Notes from WELD's Laboratory
Relationships: The Social Object Secret Sauce
Beyond scantily clad women and funny babies what’s the key ingredient to the secret sauce that happens during the production of a social object, be it video, photo, or written content?
Now I know this reeks of every other social media how-to blog post malarkey you have read, but before you stop reading let me clarify: I’m talking about actual in-person relationships.
Last October we did a 13 day video production with O.A.R.S on the Colorado River through Grand Canyon National Park. We shot two videos; one was an episode for Outside Television’s show The Buzz and the other on how the Grand Canyon affects its guests (see video below).
Productions, especially remote productions, can be extremely demanding and the threat of being engulfed by your work can leave you somewhat distant from the guests on the trip. Filming a beautiful time lapse from a canyon ridge takes physical endurance and technical know-how, but it takes something more to really connect with the guests and guides on the trip, to share in their experiences and growth and then translate that through the lens.
This is the secret sauce behind what Steve Markle, marketing director for O.A.R.S., referred to as the video that portrayed the O.A.R.S. brand better than any other video to date.
Here are just a few of my most memorable engagements on the trip:
- Riding in a raft with George Wendt (the founder of O.A.R.S.) and his cousin Bill Wendt. Both of their wives, whom they proposed to on the Grand Canyon, had recently passed away and, although you could feel their tremendous loss, they both had this strong sense of contentment of a life well lived that is extremely inspiring and unfortunately very rare. It was just the three of us and we talked about their lives, the Canyon, their wives and their recent loss, O.A.R.S., their kids, we joked around a bunch, I filmed some and I listened a lot.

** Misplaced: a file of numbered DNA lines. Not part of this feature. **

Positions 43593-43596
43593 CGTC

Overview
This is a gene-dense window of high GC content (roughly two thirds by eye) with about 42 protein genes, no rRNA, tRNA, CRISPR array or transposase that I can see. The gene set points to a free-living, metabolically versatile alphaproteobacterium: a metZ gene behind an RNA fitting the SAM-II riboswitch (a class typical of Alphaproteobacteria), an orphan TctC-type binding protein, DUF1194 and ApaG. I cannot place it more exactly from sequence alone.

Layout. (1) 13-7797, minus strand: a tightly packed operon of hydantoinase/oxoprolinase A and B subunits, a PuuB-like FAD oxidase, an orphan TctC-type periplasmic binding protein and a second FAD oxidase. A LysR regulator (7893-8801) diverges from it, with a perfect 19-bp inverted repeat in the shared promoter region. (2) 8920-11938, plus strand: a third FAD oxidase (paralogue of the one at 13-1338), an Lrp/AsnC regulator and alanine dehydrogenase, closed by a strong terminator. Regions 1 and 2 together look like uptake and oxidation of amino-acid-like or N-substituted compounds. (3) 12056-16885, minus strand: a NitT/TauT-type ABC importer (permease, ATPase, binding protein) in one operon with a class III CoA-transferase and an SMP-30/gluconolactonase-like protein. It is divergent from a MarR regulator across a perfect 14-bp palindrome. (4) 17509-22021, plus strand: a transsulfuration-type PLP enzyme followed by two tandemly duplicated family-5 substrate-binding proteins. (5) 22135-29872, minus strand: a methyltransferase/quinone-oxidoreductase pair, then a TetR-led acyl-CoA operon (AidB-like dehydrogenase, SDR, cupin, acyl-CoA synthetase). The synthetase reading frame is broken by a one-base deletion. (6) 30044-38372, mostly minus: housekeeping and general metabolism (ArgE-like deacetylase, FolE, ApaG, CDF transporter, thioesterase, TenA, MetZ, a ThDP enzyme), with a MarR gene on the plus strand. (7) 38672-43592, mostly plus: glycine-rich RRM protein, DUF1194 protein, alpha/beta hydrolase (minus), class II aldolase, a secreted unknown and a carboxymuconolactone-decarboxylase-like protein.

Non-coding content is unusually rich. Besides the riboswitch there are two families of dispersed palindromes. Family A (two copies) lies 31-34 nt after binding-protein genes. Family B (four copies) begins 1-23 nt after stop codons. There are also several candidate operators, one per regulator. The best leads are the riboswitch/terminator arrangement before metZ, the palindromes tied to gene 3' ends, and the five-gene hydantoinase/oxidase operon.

- Swapping gin and tonics for whiskey with Bill Wendt.
- On the last day of the trip we interviewed Bill’s daughter, Karen, while floating in a dory. We sat in the front of the dory while Rondo tried to keep the sticks quiet; George Rogers and Bill Wendt were in the back of the boat. We were discussing the effect the Canyon had on Karen and our conversation moved to her mother; the camera stopped rolling and tears were shed. To share such an important conversation and reflection in such a special place with a person that was a complete stranger 13 days prior was an amazing experience.
- Halloween! We turned the cameras off, dressed up in random costumes, and enjoyed some cocktails.
The creation of great social objects is more than what is in front of the lens. It involves setting down the camera for a bit and actually getting to know people, learn their story and then craft a story around that experience.